First, he was not afraid to show his agony or struggle when ministering to people (1 Thessalonians 2:1-2). In fact, hiding our doubts and pain can actually hurt the gospel message, because it makes us look better than we really are. People need to know that the gospel is necessary because we are not perfect, not because we have it all together. Second, he approached plain people with the plain truth, rather than relying on flattery (1 Thessalonians 2:3-8, 10-12). He also made sure that the truth was evident in his life. Third, he chose not to impose himself on others (1 Thessalonians 2:9). In fact, he went out of his way to make sure that he would not be offensive to his listeners, even if the gospel itself was. This is a principle he practiced in Corinth as well (1 Corinthians 2:1-5).

He ended with a strong word of encouragement, noting again how well they were living out their faith, especially considering the serious persecution that they had already undergone (1 Thessalonians 2:14-16). He reminded them that those who persecute Christians are actually against the entire world, because they try to stop the gospel message that the world needs to hear. These people are displeasing to God and are placing themselves under his wrath.

1 Corinthians 16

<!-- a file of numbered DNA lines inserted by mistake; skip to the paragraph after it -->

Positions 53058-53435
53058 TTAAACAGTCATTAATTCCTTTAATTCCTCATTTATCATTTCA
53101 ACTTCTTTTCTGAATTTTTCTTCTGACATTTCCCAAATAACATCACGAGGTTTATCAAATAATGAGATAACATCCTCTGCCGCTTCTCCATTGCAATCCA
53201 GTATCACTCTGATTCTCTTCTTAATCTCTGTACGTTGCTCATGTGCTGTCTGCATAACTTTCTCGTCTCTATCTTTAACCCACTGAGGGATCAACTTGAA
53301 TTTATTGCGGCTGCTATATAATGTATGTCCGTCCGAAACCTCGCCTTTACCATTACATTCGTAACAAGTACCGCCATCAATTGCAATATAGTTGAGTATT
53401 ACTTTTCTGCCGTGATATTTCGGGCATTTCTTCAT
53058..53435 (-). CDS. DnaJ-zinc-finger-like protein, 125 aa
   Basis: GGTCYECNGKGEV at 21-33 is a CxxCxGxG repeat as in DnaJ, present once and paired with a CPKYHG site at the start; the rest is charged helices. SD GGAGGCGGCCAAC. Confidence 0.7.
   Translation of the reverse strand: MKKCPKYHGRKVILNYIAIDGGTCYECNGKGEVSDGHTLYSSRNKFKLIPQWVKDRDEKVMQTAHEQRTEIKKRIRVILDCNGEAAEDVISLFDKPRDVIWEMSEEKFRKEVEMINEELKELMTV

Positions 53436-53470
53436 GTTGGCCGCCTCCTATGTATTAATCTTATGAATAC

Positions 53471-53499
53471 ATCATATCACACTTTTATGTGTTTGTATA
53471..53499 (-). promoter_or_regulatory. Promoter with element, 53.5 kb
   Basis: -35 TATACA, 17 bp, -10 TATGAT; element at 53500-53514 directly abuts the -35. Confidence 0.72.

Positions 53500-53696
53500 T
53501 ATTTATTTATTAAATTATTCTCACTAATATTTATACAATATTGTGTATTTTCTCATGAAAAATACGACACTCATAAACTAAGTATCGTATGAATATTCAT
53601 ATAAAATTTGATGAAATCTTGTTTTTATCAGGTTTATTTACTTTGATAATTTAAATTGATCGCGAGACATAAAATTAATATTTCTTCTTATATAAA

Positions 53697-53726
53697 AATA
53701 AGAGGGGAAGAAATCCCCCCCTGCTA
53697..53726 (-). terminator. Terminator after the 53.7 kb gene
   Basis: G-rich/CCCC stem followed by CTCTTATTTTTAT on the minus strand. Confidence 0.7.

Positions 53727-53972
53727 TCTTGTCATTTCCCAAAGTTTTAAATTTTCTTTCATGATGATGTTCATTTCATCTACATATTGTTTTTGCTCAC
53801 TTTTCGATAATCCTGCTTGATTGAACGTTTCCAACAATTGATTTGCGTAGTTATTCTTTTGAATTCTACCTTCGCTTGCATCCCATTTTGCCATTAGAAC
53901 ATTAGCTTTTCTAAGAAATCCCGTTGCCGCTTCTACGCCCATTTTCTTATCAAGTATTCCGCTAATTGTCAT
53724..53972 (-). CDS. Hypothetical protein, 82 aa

Chapter sixteen concludes Paul’s letter with a reminder, a schedule plan, and a final greeting. First, Paul reminded them that he had been collecting funds to take with him to Jerusalem for the impoverished saints there. Second Corinthians will come back to this topic, but for now, Paul simply asked them to set a little bit aside every week so that no special collection would be necessary when he arrived (1 Corinthians 16:1-4). We should note that his comment about “the first day of the week” does not necessarily refer to an established Sunday church gathering, because the command is for “each of you” to set aside funds personally, not corporately. (Although, it does not contradict a weekly gathering either.) Additionally, this was not a “tithe” for the church but a special gift for the Jewish saints. To use this passage to teach a necessary weekly tithe is not correct.